How to Optimize Web Site Navigation
Make no mistake. the most impressive looking and product-rich web site will fail to convert visitors into paying customers if they are unable to more quickly and easily find what they are looking for. There's a lot of competition out there. Develop and design a web site that's easy to understand and use, and you'll attract more than your fair share of visitors - visitors that will return, and buy, again and again. Fail in this, and the only one's smiling will be your competitors. How do we accomplish this? By utilizing intuitive navigation techniques.
Use them in the development and design of your web site; then sit back as hordes of satisfied customers return to your internet business on a regular basis. And you'll find when marketing online, return business is your key to significant and effortless profits. Ok, so what exactly is intuitive navigation - and how do we design it into our web site? I can tell you what it's not. It is not flashy, creative designs that entertain and distinguish you from the other 'dull' web sites out there. Simply defined, intuitive navigation implements a familiar and consistent look and feel across all the design elements of your web site.
These elements include; GOOGLE ADSENSE Menu: Your website menu - the table of contents if you will - that directs visitors throughout the various pages of your site should be consistent, and included on every page. Websites that contain a menu on the home page only or certain select pages on the web site (and I've seen far too many of these), force visitors to use the Back button (or click on the logo to return to the home page). The common result, visitors do more clicking and visitors get lost. And visitors who get lost. well, 'get lost'. And for Pete's sake, keep your menu style and placement consistent from page to page. Again, fancy and different equals confusion. Confusion equals frustration. And frustration equals 'no sale'. Site map: Another useful website element, and one that's missing in many business web sites, the site map is a web page that contains a hierarchical, top-down, organized list of all the sections, or pages, on your website.
It's a road map through your web labyrinth, which can get you where you want to go more directly, that is, quicker (especially to access links). It can also make up for any design 'sins' on your menu. And for many left brainers, like myself, it is sometimes the preferred route. Subtitle index: For those large pages on your web site, which require page scrolling, it is preferable to include subtitles in your copy, for readability. Repeating these subtitles at the top of your page, linked to the subtitle in the copy, makes it easier for visitors to access or return to those sections of the copy that most interest them. Back to top link: Again, for large pages on your web site, having 'Back to top' links, between subtitles, or at the very least the bottom of your page's copy, allows visitors to return to the top of your web page with one click, without the need to scroll. Text links: Whether it's a menu item or other link throughout your web site, the use of simple and efficient text links is the preferred navigation method in most instances. Yes, there's an overabundance of fancy and impressive buttons, graphics and rollovers available for navigating your web site. However, this is an area where it is mindful to employ the well-known K. method for keeping things simple. Text links are much faster loading than images. Now, for fast broadband internet access, the difference between text and image load may be negligible. However, there are still many potential customers out there still surfing on slow connections. For them, the difference can be significant. So, until we are all on the same connection page, you would do well to accommodate all visitors. In addition, text navigation menus can contribute relevant text for the search engines, which image navigation bars cannot. And of course, text is often easier than an image for understanding the purpose of the link.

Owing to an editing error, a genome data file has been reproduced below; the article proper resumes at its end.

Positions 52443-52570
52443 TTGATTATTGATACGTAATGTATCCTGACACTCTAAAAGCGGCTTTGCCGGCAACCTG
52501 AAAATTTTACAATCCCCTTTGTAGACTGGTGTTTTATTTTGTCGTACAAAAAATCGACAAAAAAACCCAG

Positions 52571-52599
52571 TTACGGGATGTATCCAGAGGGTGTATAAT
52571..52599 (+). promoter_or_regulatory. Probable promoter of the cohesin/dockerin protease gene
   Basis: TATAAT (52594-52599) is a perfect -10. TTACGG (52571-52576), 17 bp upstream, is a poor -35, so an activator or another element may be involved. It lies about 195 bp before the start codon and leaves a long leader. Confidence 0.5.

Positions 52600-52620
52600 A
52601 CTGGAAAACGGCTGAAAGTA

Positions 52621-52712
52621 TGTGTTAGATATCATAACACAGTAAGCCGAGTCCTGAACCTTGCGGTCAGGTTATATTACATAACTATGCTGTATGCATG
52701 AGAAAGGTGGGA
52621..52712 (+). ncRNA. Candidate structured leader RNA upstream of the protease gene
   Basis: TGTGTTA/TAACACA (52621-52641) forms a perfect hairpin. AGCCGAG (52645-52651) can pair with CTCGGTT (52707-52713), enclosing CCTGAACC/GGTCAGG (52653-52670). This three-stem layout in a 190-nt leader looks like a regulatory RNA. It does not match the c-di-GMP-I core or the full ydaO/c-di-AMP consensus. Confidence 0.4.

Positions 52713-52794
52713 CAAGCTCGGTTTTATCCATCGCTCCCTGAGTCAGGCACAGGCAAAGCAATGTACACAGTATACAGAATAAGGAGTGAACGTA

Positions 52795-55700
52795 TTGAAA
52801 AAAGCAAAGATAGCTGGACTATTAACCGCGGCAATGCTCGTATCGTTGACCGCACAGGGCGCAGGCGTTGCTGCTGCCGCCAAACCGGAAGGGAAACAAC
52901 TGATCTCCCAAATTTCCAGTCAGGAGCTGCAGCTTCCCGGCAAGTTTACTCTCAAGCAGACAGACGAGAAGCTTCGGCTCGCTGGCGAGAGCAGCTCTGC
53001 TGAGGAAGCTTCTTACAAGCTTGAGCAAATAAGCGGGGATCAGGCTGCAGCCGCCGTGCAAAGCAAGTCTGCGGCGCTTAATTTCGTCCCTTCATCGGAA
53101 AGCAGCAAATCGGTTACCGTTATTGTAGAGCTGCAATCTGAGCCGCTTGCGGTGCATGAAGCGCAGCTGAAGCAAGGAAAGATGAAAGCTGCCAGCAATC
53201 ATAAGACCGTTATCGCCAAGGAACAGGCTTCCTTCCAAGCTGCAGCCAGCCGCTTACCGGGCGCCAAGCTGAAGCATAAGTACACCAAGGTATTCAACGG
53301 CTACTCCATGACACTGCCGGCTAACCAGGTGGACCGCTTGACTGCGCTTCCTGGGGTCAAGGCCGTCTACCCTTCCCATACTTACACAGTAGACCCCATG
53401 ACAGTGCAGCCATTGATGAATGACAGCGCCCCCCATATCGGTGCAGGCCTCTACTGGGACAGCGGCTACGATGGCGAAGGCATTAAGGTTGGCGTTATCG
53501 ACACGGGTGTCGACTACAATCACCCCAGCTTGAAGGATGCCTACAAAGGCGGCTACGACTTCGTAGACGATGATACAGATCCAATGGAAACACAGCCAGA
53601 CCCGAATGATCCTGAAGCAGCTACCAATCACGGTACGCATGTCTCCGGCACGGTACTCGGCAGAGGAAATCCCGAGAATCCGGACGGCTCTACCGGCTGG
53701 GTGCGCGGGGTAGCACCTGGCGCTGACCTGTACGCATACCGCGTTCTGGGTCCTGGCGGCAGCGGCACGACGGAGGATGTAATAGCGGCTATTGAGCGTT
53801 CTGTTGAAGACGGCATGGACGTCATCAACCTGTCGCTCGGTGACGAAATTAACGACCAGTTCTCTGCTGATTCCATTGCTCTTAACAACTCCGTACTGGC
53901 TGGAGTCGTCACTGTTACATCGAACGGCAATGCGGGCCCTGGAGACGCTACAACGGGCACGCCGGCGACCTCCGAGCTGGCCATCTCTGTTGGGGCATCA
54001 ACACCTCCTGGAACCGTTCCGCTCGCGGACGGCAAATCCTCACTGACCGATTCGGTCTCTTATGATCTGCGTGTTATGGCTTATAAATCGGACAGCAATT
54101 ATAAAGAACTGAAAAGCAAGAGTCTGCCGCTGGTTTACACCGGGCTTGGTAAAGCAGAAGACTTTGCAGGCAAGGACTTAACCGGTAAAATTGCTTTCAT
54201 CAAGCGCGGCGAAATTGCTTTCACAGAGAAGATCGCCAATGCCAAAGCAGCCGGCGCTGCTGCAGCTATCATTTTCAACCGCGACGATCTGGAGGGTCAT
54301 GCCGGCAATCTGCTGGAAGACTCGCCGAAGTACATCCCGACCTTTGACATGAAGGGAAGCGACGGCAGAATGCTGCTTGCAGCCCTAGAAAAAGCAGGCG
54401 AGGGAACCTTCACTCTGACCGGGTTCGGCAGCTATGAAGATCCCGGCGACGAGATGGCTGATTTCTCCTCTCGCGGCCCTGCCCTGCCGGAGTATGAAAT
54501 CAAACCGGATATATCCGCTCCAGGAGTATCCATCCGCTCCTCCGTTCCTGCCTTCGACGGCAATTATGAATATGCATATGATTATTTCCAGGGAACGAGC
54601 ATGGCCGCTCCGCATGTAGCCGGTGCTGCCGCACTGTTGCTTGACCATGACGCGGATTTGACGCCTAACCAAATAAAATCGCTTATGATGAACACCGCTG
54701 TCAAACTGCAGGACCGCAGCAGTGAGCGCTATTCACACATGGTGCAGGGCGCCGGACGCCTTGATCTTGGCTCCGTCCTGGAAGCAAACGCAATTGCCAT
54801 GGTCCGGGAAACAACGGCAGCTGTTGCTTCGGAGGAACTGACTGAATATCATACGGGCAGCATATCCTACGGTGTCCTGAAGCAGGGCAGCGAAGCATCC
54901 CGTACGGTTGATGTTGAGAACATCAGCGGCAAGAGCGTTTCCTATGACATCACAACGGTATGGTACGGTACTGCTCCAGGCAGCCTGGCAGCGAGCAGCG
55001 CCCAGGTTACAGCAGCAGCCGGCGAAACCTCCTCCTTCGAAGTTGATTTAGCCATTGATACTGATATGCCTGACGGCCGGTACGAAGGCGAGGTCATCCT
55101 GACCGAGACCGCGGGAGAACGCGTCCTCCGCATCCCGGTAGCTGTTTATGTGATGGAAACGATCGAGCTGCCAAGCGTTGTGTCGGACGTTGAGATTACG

Just remember - on the web, and for your internet business, it is always preferable to err on the side of efficiency over impressiveness. Page footer menu: Ok, we have our menu items at the top (or side) of all our web pages. So, why would we want to repeat them at the bottom of every page? Well, in addition to providing your visitors with just another, alternative, option for navigating your website, there are two instances when placing your menu on your page footer is more an essential, than a 'nice to have'. (1) If you insist on using graphics for your main menu items, the inclusion of a text menu on the page footer aids both reader viewability and understanding, and ensures that search engine spiders can see you. (2) Placing your menu on a frame is an easy way to ensure that your menu items stay fixed and in sight, even as you're scrolling through a long web page. However, although there are many advantages to using frames on your web site, there are disadvantages as well. Although more detail on the pros and cons is fodder for another article, let's just say there are many web sites that prefer not to use frames. In such instances, scrolling down a long page will also scroll your menu items, sometimes out of sight. A page footer menu provides a convenient way to access these items without the necessity for scrolling back up the page.
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